Real Steel: Spiked Targe

Posted In Articles, Front Page, Real Steel | 4 comments

Targe 001-001Whether called target, targa, targo, or targe, it’s a round shield ranging from approximately 18”–21” in diameter, used by infantry forces in various European armies from the 13th through the 16th centuries. Constructed of wood and usually wrapped with leather or rawhide, it was designed for close quarters combat and offered good protection for its size.

Scottish, and Spiked

The Scots developed a unique style of this type of shield, and the Scottish variety is called a targe. Although most did not have a spike, spikes were not uncommon. They were traditionally made from two or three layers of hardwood laminated with glue and wrapped with leather, using decorative nails of studs holding the leather in place. If there was a spike, it was affixed by threading into a “puddle” of lead that was poured into a boss or “umbo” in the center of the shield.

Targe 012-001

The Back

The back was fitted with a pair of enarmes, one of which was adjustable. The back of the shield was often lined with a “hair on” hide, usually from a deer. If it was a spiked model it would have a leather sheath for storing the spike when not in use.

How I Made Mine

When making a traditional piece, I generally use modern materials, tools, and techniques, but with a nod to the originals. I started by cutting an 18” round piece of 3/4” AC plywood. Plywood is a modern laminate that is very similar to the original. AC refers to the cosmetic quality of the surfaces. The “A” side is smooth and free of voids, while the “C” side is a little rougher. I dyed a piece of leather and used contact cement to affix it to the C side, and I used a wood stain to enhance the A side, which would be visible on the back of the shield.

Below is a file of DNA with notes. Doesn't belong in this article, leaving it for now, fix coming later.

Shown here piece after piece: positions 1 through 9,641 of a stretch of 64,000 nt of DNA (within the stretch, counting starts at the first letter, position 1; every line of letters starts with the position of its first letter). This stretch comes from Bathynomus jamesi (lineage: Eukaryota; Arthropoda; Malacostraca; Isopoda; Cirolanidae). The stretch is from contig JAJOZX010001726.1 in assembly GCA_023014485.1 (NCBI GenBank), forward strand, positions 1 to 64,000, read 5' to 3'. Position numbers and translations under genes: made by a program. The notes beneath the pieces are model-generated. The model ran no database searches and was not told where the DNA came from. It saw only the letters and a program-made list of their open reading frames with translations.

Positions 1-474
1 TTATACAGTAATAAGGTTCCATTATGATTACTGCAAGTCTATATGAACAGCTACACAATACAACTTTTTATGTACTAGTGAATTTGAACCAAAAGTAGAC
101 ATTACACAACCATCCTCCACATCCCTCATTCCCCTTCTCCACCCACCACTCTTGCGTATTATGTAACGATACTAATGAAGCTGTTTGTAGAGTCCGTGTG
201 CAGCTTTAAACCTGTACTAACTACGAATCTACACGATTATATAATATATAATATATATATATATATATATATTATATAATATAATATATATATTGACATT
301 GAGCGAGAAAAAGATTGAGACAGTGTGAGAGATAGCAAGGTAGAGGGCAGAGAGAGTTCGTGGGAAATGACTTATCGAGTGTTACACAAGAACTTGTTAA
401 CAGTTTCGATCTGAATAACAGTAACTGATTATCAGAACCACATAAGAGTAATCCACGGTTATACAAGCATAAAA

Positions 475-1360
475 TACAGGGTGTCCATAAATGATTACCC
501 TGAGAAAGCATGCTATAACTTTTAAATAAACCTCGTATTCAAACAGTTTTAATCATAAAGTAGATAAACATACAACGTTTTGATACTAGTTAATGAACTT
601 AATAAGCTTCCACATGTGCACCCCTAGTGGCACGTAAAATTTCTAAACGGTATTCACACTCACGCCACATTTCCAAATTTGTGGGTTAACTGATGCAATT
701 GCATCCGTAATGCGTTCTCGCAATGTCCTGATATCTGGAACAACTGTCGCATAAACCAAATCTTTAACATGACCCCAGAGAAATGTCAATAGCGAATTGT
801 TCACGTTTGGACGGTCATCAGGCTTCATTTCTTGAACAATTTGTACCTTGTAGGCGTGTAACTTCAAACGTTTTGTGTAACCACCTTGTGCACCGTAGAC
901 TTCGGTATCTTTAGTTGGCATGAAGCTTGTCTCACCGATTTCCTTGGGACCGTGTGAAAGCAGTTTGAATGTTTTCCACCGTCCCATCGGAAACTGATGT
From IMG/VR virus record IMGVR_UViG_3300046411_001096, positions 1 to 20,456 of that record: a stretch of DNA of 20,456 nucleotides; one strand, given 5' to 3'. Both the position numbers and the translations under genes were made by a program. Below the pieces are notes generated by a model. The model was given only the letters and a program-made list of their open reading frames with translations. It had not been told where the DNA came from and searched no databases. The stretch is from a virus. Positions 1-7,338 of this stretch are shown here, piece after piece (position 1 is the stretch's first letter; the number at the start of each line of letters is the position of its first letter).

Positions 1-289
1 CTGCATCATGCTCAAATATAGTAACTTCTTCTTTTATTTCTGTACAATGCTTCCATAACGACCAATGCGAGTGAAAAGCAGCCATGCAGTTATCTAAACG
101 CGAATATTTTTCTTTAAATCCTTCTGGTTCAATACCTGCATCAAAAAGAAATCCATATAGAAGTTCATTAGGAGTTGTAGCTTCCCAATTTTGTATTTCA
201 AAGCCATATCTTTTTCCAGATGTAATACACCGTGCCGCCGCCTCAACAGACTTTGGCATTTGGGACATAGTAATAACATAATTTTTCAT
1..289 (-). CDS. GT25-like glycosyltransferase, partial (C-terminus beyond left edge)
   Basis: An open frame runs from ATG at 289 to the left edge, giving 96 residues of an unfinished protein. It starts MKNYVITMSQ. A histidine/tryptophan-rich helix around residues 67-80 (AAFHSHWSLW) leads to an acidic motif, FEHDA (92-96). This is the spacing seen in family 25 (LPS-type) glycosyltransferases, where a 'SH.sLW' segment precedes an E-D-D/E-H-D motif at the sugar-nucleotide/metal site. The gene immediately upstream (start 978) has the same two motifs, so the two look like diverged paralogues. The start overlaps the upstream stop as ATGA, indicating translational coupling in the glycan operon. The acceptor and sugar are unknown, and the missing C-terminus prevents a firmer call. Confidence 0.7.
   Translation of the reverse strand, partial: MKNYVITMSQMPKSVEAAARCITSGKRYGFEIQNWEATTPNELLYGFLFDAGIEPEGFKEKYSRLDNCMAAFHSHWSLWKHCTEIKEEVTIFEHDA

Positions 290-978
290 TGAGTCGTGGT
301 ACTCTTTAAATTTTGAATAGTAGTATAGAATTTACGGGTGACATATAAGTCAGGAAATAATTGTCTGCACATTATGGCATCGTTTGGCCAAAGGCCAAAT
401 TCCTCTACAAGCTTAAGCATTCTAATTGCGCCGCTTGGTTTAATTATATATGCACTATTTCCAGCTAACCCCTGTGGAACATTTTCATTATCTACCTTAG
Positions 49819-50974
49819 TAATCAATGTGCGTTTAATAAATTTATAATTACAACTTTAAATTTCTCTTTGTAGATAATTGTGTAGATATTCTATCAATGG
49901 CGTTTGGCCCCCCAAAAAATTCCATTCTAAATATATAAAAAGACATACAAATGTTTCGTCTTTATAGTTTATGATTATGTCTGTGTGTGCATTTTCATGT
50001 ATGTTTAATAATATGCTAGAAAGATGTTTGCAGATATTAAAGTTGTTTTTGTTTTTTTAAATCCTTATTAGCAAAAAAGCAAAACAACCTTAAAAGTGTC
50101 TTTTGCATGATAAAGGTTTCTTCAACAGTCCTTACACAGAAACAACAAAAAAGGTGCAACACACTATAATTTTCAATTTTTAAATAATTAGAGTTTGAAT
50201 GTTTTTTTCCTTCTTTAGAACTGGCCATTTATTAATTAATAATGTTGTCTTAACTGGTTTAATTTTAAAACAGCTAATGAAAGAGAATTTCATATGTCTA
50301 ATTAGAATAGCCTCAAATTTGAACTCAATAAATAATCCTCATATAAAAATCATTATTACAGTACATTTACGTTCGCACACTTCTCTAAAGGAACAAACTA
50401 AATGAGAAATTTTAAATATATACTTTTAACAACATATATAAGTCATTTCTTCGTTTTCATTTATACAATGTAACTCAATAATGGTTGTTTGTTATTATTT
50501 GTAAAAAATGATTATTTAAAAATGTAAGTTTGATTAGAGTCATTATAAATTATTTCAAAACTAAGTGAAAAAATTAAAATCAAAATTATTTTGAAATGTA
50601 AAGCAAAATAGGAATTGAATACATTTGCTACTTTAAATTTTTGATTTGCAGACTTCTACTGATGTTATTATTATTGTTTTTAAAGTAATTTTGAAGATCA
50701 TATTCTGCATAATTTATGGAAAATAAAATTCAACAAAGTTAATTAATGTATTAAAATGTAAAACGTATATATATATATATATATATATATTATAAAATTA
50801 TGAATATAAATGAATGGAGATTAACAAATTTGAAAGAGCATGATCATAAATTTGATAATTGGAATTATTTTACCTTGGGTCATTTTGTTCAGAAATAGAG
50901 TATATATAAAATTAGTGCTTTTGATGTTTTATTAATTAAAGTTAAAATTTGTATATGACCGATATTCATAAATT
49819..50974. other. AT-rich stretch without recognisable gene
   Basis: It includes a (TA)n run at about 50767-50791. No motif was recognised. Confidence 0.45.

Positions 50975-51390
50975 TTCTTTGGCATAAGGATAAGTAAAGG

Targe 006-001I cut tabs in the leather and used copper nails to attach it to the back. I fabricated a hand grip from mild steel, covered it with leather, and glued and screwed it to the back. The other enarme was made by modifying a belt and screwing and gluing it down. The padding is a piece of shearling wool which was tacked to the wood.

The spike is made from a 5/16” diameter mild steel rod threaded on one end and with a point ground on the other. It is affixed to the center of the shield by screwing it into a threaded insert which is attached to the wood with spikes and secured by a bolt from behind. There is a round steel plate in the center of the shield which visually takes the place of the boss as well as helping to support the spike. The leather-wrapped front is embellished with antiqued brass tacks.

Targe 003-001

Duel Wielding? Meh…

Everyone, I’m sure, is familiar with duel wielding. You have probably had a PC with this skill. It’s pretty cool, right? But how cool would it be to triple wield?

I’m going to do a follow-up piece and show you how, with a spiked targe, triple wielding is not only possible, it was actually done. No tricks—three weapons and a shield. I promise.

    4 Comments

  1. Dual vs Duel wielding…….. :-)

    Triple wielding sounds like fun and worth a Feat!

    Darkjoy

    June 3, 2014

  2. Ha! My excuse is that I’m barely literate. Where’s my editor? :)

    Todd Gdula

    June 3, 2014

  3. Very lovely piece of work. These were used by the specialist targeteers. weren’t they? The sword and buckler soldiers set in to exploit weaknesses in field fortifications or pike blocks?

    Eric Hinkle

    June 3, 2014

  4. Thanks, Eric!

    My research showed they were used fairly consistently as general purpose infantry. So they would have been effective against pike formations; able to get past the points and at the pikemen. (claymore and flamberge were used for this also).

    Bucklers are actually quite a bit smaller, usually all steel, and with one enarme. I haven’t looked into it thoroughly yet, but I believe they were normally paired with a broadsword.

    Todd Gdula

    June 3, 2014

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